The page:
Mexico could risk losing a trade dispute with Canada and the United States and face sanctions of up to $30 billion, according to two former officials who negotiated the agreement under which the dispute was brought.
In light of Mexico’s apparent violation of the North American free trade agreement by favouring energy from its state utility over private renewables enterprises, the United States and Canada have requested dispute settlement negotiations under the US-Mexico-Canada Agreement or USMCA.
The two countries claim that U.S. companies’ permission to operate in Mexico’s energy industry has been denied or revoked due to President Andres Manuel Lopez Obrador’s policies.
In an interview, Kenneth Smith Ramos, Mexico’s chief USMCA negotiator in 2019, said that if there is no resolution and Mexico loses the case, then in the summer of 2023 the United States and Canada can impose penalties equal to the damages their industries have suffered.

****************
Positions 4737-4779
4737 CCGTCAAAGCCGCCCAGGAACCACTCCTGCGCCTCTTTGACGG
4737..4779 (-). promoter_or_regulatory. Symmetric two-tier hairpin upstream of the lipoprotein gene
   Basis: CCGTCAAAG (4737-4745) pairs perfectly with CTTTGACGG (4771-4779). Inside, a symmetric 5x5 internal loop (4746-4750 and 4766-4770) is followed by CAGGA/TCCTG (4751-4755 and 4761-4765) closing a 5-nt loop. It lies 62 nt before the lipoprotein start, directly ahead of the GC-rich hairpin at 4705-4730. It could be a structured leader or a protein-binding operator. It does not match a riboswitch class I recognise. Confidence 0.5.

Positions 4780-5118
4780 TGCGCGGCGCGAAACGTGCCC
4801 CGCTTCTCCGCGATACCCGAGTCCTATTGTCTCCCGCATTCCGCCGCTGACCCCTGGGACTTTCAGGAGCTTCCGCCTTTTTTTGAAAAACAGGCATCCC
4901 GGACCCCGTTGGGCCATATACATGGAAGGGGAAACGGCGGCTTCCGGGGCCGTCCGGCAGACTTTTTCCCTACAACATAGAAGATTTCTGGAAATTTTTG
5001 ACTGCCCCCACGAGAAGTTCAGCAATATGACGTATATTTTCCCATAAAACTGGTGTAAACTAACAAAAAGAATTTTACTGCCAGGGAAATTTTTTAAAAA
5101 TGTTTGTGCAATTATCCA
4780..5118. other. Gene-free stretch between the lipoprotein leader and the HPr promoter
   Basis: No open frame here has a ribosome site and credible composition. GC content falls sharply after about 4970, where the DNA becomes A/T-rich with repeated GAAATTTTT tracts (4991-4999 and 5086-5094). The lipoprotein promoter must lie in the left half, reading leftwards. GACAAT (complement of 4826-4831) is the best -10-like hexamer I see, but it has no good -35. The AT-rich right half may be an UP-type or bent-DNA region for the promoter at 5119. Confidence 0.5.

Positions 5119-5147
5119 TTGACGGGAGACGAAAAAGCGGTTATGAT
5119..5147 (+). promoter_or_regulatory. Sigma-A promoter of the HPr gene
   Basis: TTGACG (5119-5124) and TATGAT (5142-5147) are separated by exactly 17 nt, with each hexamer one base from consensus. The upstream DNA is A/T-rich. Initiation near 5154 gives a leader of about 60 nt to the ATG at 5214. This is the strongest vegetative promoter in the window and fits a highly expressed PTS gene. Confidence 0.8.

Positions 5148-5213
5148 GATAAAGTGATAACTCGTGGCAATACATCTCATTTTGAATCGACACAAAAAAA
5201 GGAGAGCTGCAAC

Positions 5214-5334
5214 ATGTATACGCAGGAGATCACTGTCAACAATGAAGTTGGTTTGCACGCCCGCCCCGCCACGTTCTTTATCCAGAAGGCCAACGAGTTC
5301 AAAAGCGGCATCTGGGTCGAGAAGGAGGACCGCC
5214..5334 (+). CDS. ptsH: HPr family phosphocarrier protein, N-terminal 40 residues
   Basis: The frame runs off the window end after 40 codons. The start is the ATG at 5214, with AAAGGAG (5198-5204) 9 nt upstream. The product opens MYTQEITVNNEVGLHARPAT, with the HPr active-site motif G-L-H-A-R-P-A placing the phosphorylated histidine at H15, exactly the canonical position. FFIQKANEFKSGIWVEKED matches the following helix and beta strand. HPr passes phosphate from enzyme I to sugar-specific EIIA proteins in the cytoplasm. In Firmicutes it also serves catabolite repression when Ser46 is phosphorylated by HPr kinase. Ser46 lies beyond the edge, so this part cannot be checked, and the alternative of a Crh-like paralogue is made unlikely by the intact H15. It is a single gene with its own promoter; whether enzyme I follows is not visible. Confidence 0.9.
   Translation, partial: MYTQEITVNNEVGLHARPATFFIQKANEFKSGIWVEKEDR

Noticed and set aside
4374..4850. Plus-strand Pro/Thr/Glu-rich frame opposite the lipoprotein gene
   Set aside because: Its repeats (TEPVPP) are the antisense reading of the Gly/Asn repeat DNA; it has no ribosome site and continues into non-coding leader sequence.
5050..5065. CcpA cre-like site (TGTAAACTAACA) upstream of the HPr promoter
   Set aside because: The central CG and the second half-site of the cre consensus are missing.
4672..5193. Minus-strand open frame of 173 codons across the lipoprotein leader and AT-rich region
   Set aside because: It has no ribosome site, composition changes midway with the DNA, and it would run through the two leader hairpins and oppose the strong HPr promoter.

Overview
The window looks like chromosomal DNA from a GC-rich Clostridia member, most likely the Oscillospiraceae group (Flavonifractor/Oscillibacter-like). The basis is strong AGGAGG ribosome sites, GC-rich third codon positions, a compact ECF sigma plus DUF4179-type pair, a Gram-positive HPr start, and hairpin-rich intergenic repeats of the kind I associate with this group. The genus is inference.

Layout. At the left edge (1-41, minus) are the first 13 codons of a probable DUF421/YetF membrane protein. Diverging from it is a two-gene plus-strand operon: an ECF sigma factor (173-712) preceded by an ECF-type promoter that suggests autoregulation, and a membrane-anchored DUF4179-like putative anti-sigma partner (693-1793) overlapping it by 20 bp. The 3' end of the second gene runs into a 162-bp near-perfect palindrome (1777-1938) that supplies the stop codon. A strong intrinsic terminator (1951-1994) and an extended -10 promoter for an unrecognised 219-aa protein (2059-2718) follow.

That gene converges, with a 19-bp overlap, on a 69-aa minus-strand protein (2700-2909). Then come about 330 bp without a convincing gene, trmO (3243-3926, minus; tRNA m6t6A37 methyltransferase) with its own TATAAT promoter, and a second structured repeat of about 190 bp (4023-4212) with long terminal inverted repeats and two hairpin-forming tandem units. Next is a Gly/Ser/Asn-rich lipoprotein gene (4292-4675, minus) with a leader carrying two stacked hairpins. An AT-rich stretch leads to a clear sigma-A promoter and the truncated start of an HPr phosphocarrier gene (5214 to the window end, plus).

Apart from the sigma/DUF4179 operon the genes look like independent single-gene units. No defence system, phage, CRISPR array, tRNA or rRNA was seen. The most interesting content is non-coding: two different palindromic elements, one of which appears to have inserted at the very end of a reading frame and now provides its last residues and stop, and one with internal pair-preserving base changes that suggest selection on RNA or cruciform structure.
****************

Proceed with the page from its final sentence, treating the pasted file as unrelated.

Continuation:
“This looks very difficult to be resolved during the consultation period because the violations are so precise, specific,” said Ramos. “Mexico would need to completely overhaul two pieces of legislation that are essential to AMLO.”
Last Thursday, Lopez Obrador defended his policy by arguing that the oil industry was exempt from the trade agreement.
By supporting Petroleos Mexicanos, also known as Pemex, a state-owned oil and gas producer, and CFE, a state-owned power company, Lopez Obrador has pushed to restore Mexico’s energy independence. Several international energy projects that are nearly complete have had their permits denied by the government.
“We are watching a potential train crash between the U.S., Mexico and Canada,” Smith Ramos said.
Original source material for this article taken from here.